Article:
With this portrait of Katherine, I officially conclude my 100 Strangers project!
We met in Albuquerque on a Saturday morning outside the Centennial Engineering Center on the campus of the University of New Mexico (UNM). Katherine was facilitating event logistics for participants in the MATHCOUNTS® NM State Chapter tournament for middle schoolers who compete individually, and as part of a team.
I dropped off my mathlete with his teammates and then had time to fill. Because it was Spring Break, the UNM campus was empty of people. That made it easy to spot Katherine. She was standing outside a nearby building that was the location of the MATHCOUNTS Countdown Round for later that morning. I observed her using her mobile phone. After she finished the call she remained in her waiting-place. Opportunistically, I approached her.
Katherine was meeting a custodian to unlock the building door. She had several minutes to spare and was an easy enlistment for my portrait project. We were in an area with open shade. I made several fruitless attempts to direct light on her using a light reflector and even had her hold the light modifier. Eventually, I set it aside and we continued on while she sat patiently to be photographed.
During this project, I encountered numerous subjects who were wearing eyeglasses. Many of these individuals removed their glasses at my gentle suggestion. Katherine was disinclined to take them off. This gave me an extra challenge: avoiding undesirable reflections and haze on her lenses. I moved around her to find a better position to diminish lens glare. Our strangers present. We have to sort it out.
In post-processing, I used Photoshop to create a “lenses only” layer, where I could tweak the light levels and remove the majority of the unavoidable reflections.
We spoke for a few minutes. Katherine was born in Dallas, TX, surrounded by her mother’s family. Her father, born and raised in New Mexico, decided to raise his children in his home state; they moved west.
“Long ago, I was interested in Mechanical Engineering,” Katherine said. “I didn’t do well enough in math. I was much better at writing and communications and found my way to science writing. That’s how I got to be part of science. Now, I work at the School of Engineering at UNM. I coordinate community outreach to middle and high school-aged students to get them interested in STEM learning. We want to show them possibilities and excite them about science, technology, engineering, and mathematics. Events like today’s MATHCOUNTS serve as a portal for these young people. At least that’s the hope.”
I asked if there was anything she wanted viewers of her portrait to think about when looking at her. Katherine paused thoughtfully. After a few moments, I captured what she shared, verbatim:
“Dream. I remember a painful time of my own life, from way back as a child. Some adult told me, ‘Your problem is that you dream too big.’ Don’t let anybody tell you that. I was only a child, but I knew there was something wrong with that. This applies to any aspect of life. Just follow those big dreams and don’t let anyone tear them down.”Katherine, Stranger 100/100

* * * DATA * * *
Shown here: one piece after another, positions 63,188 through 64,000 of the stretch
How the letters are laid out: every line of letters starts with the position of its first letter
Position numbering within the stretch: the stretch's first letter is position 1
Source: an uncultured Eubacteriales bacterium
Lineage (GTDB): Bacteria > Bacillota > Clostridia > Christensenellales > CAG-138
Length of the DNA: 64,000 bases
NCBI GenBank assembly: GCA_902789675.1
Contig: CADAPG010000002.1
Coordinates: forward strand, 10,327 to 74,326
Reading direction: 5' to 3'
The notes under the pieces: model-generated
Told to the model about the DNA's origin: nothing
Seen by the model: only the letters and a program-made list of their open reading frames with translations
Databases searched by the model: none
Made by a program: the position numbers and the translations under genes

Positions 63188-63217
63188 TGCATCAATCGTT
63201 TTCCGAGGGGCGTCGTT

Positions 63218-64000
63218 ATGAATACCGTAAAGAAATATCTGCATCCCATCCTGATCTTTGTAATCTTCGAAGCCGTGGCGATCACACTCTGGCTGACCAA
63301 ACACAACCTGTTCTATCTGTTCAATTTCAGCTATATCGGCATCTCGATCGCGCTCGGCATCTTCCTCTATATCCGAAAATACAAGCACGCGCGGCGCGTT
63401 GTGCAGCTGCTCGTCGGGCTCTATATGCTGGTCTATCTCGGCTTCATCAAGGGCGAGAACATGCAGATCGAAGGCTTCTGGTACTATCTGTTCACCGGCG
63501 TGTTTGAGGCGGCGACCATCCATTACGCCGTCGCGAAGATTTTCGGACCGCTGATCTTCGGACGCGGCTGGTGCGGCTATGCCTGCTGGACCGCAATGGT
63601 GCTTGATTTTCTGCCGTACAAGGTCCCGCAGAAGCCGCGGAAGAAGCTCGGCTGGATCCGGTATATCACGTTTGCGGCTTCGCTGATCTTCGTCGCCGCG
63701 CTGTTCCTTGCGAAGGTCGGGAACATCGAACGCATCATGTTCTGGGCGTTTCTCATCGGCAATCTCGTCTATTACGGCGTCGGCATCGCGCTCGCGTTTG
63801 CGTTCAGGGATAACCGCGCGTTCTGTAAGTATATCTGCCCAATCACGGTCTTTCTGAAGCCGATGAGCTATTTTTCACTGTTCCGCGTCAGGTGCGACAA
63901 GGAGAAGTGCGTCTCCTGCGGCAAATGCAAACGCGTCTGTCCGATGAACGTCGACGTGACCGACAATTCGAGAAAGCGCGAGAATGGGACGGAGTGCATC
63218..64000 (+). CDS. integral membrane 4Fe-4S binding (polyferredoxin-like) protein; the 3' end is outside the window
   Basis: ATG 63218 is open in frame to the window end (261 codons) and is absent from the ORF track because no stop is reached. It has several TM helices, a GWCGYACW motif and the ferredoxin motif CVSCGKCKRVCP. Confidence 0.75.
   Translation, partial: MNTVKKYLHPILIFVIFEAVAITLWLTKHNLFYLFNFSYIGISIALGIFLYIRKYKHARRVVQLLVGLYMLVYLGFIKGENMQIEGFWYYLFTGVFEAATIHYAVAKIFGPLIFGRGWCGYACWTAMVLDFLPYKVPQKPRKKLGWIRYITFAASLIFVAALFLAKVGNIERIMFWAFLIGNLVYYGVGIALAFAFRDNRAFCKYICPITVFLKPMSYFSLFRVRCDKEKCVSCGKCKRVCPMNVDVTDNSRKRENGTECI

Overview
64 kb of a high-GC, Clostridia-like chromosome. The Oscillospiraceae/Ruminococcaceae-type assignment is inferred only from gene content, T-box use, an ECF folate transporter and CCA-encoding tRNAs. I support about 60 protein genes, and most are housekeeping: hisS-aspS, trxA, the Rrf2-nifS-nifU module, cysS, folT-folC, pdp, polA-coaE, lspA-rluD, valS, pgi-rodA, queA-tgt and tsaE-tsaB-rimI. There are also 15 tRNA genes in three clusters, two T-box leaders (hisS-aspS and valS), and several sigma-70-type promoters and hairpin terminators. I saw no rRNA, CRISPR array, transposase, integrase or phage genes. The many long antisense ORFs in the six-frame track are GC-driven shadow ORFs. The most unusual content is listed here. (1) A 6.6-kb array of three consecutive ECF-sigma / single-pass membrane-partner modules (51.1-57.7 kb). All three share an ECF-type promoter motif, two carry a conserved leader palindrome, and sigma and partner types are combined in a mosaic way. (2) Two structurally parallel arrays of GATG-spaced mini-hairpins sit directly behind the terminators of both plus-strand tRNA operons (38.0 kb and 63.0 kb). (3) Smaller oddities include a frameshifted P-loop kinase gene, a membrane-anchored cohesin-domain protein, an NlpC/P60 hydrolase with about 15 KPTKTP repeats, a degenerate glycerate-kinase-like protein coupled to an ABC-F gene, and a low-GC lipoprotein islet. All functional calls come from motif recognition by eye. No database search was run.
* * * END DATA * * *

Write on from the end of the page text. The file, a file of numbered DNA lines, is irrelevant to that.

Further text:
In this shot of Katherine, her head is tilted slightly upwards at my camera. Her posture conveys her message of encouragement and self-confidence. I thanked her for the important job she was doing: influencing and encouraging young minds to pursue STEM education.
It was a pleasant, meaningful encounter. A few days later, I emailed her a high-resolution file that she could print as an 8×10, or share with her friends and family.
I completed the 100 Strangers Project as a personal challenge. I wanted to strengthen my photographic muscle. I wanted to shoot with confidence, act with expeditiousness with my equipment, and apply learned techniques in my photographic efforts. I accomplished this and so much more.
In the pursuit of my subjects, I had many more interactions with people who do not appear in my catalogue. Not every subject made the final cut. Meeting and photographing strangers with their consent, produced humor and humility-filled experiences that I carry with me as I move forward. I am forever changed.
Aside from growing as a photographer, this project humanized the world and allowed me to recognize and value individuals in new, deeper ways. People reveal circumstances from their lives, and with that, vulnerabilities of the human condition. These encounters gave me the luxury of seeing others with more grace, empathy, appreciation, and sensitivity.
Photographing strangers brings people into close contact who, otherwise, have no other impetus for doing so. I endeavored to capture images of my strangers with authenticity. While revealing and acknowledge them, I wanted to render what lay beneath their surface.
The 100 Strangers Project may be daunting for some. I enjoyed it immensely and welcomed the unexpected. I proved to myself that I can maneuver with my equipment to avoid missing “that perfect moment.”
This project influenced how I see, what I look for, when I time my shot, and how to manage and edit images after I click the shutter. In sum, it was a very fulfilling experience.
When the world reveals itself to us again, after the COVID-19 nightmare is over, and it becomes normal again to take to the streets, to mill about among humans in public places, and slow time down for more than quick-as-possible errands for essential at a supermarket or a doctor office, I will look forward to another round of street portraits. Maybe. I miss this sort of photography and human contact so much. For now…